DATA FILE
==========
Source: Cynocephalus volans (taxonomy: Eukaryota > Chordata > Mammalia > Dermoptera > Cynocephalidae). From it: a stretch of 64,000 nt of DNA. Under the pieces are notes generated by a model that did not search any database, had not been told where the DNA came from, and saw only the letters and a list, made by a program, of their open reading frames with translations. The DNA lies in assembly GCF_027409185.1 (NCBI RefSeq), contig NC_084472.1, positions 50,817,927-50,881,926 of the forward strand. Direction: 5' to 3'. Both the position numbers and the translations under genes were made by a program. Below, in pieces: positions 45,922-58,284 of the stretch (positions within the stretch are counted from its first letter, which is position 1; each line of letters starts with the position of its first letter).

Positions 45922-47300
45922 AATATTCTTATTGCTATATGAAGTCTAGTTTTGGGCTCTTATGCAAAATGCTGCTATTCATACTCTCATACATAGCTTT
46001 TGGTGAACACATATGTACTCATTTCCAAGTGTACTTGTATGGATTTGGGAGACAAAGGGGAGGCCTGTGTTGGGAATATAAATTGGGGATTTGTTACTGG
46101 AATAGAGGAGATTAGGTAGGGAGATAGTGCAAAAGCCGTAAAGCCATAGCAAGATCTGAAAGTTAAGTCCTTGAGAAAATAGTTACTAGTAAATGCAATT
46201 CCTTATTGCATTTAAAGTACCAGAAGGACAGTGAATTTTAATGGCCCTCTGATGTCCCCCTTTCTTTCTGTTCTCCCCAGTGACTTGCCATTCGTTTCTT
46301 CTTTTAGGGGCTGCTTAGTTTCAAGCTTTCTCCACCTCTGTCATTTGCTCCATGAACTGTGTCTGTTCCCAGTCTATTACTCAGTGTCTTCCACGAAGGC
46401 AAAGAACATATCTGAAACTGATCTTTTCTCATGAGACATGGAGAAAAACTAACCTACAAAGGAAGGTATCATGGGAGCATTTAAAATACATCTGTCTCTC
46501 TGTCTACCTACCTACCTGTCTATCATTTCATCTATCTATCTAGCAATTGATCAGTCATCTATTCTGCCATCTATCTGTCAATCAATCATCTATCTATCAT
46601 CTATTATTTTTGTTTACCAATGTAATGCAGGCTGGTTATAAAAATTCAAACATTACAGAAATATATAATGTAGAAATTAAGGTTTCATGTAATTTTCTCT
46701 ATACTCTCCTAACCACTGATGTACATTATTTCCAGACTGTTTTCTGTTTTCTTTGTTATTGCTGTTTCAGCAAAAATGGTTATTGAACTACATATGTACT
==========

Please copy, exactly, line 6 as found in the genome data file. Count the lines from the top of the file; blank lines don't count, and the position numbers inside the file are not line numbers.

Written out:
46201 CCTTATTGCATTTAAAGTACCAGAAGGACAGTGAATTTTAATGGCCCTCTGATGTCCCCCTTTCTTTCTGTTCTCCCCAGTGACTTGCCATTCGTTTCTT